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Kick start your day, March 9: Japanese firms bullish in PH, brands drop Sharapova

Here’s a roundup about Maria Sharapova, Japanese prospects in the country, plus statistics on Filipinos’ debt levels.
By Entrepreneur Staff |

 

Maria Sharapova

COSTLY ADMISSION. Tennis star Maria Sharapova admits she failed the drug test at this year's Australian Open, which prompted major brands she is endorsing to suspend their times with her. Photo from Sharapova's website

 

 

 

Nike, Porsche, Tag Heuer suspend ties with Sharapova

Following her admission on March 8 (Philippine Standard Time) that she failed the drug test in January this year for the Australian Open, Russian tennis star Maria Sharapova’s major endorsements have started to distance themselves from her.

 

Sharapova admitted in a press conference that she tested positive for meldonium, which she said she was taking for diabetes and low magnesium. Meldonium is also used to treat chest pain and heart problems, but some researches have linked it to increased athletic performance. The drug was recently banned by the World Anti-Doping Agency (WADA).

 

Swiss watchmaker Tag Heuer said in a statement, "In view of the current situation, the Swiss watch brand has suspended negotiations and has decided not to renew the contract." Sharapova’s deal with the firm ended in 2015, but there already had been talks about extending the collaboration, Reuters reported.

 

German carmaker Porsche said it is also suspending “planned activities” with Sharapova until the situation becomes clearer, BBC reported.

 

Nike (which recently dropped boxing champ Manny Pacquiao as endorser for his anti-homosexual comments) was the first to cut ties with Sharapova. “We have decided to suspend our relationship with Maria while the investigation continues,” the statement said. Sharapova’s collaboration with Nike started when she was 11.  

 

Related: Nike drops endorser Manny Pacquiao over anti-gay comments


According to Forbes, she was last year’s highest paid female athlete, earning $39.83 million which mostly came from off-court earnings like appearances, endorsements, and royalties.

 

 

20 Japanese firms eye PH’s Clark Green City

State-owned Bases Conversion and Development Authority (BCDA) and the Japan Overseas Infrastructure Investment Corporation for Transport and Urban Development (JOIN) formed a joint venture corporation tasked to develop a master plan for Clark Green City.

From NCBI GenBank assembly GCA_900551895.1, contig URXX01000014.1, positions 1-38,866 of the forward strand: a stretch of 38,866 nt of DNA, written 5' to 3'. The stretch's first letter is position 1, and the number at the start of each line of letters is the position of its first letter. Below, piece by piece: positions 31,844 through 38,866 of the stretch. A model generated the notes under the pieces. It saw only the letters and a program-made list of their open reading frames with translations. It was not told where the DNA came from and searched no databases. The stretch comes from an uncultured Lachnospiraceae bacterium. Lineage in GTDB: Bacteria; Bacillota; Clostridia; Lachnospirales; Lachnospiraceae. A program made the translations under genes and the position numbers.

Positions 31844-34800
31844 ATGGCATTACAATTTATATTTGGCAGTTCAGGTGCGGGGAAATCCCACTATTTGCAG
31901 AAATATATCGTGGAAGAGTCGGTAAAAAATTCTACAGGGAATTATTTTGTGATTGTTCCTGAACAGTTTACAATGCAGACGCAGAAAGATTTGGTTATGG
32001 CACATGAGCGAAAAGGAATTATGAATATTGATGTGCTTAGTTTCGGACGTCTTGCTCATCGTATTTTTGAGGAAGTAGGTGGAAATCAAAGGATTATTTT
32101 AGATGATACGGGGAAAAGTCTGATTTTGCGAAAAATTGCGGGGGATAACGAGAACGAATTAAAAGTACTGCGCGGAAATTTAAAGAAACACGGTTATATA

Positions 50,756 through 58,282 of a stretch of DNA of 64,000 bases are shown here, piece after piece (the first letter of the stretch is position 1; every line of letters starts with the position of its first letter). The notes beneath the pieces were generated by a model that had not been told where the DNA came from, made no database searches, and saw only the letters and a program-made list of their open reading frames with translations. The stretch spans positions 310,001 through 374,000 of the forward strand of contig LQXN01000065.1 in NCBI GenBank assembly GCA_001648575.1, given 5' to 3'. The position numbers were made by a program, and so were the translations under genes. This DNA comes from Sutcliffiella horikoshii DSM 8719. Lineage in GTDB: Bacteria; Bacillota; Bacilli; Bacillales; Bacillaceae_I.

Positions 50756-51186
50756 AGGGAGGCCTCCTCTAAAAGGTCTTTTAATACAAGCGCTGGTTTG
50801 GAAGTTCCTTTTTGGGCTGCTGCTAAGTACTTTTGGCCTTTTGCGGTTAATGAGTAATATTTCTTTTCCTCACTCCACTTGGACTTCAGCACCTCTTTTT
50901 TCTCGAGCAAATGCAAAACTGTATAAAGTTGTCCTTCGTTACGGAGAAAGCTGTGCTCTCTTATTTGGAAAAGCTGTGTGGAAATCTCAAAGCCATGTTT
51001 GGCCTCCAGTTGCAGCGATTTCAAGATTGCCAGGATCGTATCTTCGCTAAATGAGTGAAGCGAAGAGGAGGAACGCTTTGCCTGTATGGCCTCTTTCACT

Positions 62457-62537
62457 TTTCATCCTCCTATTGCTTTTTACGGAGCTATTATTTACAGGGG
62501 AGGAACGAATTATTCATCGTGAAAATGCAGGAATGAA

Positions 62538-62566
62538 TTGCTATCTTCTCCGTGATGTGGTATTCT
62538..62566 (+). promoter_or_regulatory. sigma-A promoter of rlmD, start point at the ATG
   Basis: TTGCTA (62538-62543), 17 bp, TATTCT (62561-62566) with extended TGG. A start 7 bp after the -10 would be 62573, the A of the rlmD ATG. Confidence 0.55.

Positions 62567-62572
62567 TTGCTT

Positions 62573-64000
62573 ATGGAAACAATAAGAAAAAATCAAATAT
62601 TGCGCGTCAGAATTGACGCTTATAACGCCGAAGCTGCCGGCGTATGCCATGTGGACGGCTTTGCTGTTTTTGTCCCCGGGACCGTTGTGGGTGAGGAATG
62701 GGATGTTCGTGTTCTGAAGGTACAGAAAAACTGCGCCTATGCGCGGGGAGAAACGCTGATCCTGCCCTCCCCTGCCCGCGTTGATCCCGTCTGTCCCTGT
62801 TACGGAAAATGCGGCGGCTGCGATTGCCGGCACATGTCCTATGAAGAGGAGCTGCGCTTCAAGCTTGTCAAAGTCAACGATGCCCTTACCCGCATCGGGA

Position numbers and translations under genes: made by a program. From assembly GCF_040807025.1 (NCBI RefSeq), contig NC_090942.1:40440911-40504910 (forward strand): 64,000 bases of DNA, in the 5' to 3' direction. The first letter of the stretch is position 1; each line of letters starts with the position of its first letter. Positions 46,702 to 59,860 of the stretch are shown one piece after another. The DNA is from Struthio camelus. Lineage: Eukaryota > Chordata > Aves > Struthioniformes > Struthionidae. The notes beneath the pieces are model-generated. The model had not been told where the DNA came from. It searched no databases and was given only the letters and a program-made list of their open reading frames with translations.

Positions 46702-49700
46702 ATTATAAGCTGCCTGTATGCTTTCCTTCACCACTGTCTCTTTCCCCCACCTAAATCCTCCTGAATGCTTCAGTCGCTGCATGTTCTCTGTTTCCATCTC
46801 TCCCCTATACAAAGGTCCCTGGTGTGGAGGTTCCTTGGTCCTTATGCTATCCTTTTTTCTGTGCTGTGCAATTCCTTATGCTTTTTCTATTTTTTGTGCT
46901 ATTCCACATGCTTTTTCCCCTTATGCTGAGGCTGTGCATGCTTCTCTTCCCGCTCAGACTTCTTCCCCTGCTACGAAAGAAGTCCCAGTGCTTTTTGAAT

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The investment is cited as the first green investment opportunity in the Philippines. BCDA President and CEO Arnel Paciano Casanova and JOIN President and CEO Takuma Hatano signed the agreement on March 8.

 

Hatano said 55% of the initial investment of $2 million will come from JOIN, and about 20 big companies have already expressed interest in Clark Green City. Interested Japanese firms are into energy, healthcare, information and communications technology (ICT), infrastructure, and water.

 

 

Filipinos have high debt levels, survey shows

 Four in 10 (41%) Filipino investors carry debt—the second highest proportion in the region after Malaysia, the latest Manulife Investor Sentiment Index (MISI) showed.

 

Released March 7, MISI showed that about 41% have debt ranging from P5,000-24,999 ($106.49-$532.42), and 7% have debts of P500,000 ($10,648.85) or more. Daily living expenses also contributed to debt, a third of respondents cited.

 

MISI also noted that while Filipinos are prudent savers, more than 80% regret some investment decisions, suggesting they are unable to effectively invest their savings for the long-term.

 

On a positive note, the survey found that Filipino investors are among the best in Asia in terms of their savings and expense tracking behaviors, as almost all investors surveyed (99%) track their expenses regularly and manage to save part of their income each month—both of which are key indicators of good financial discipline. 

 

MISI is based on 500 online interviews in Hong Kong, China, Taiwan, Japan, Singapore, Malaysia, and the Philippines, and 500 face-to-face interviews in Indonesia. Respondents are middle class to affluent investors, 25 years and above who are the primary decision maker of financial matters in the household and currently have investment products. Lynda C. Corpuz

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